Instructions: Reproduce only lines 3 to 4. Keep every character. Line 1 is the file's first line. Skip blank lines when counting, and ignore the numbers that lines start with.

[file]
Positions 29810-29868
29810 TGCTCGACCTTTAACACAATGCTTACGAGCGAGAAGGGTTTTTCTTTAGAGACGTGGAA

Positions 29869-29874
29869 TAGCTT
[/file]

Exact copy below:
Positions 29869-29874
29869 TAGCTT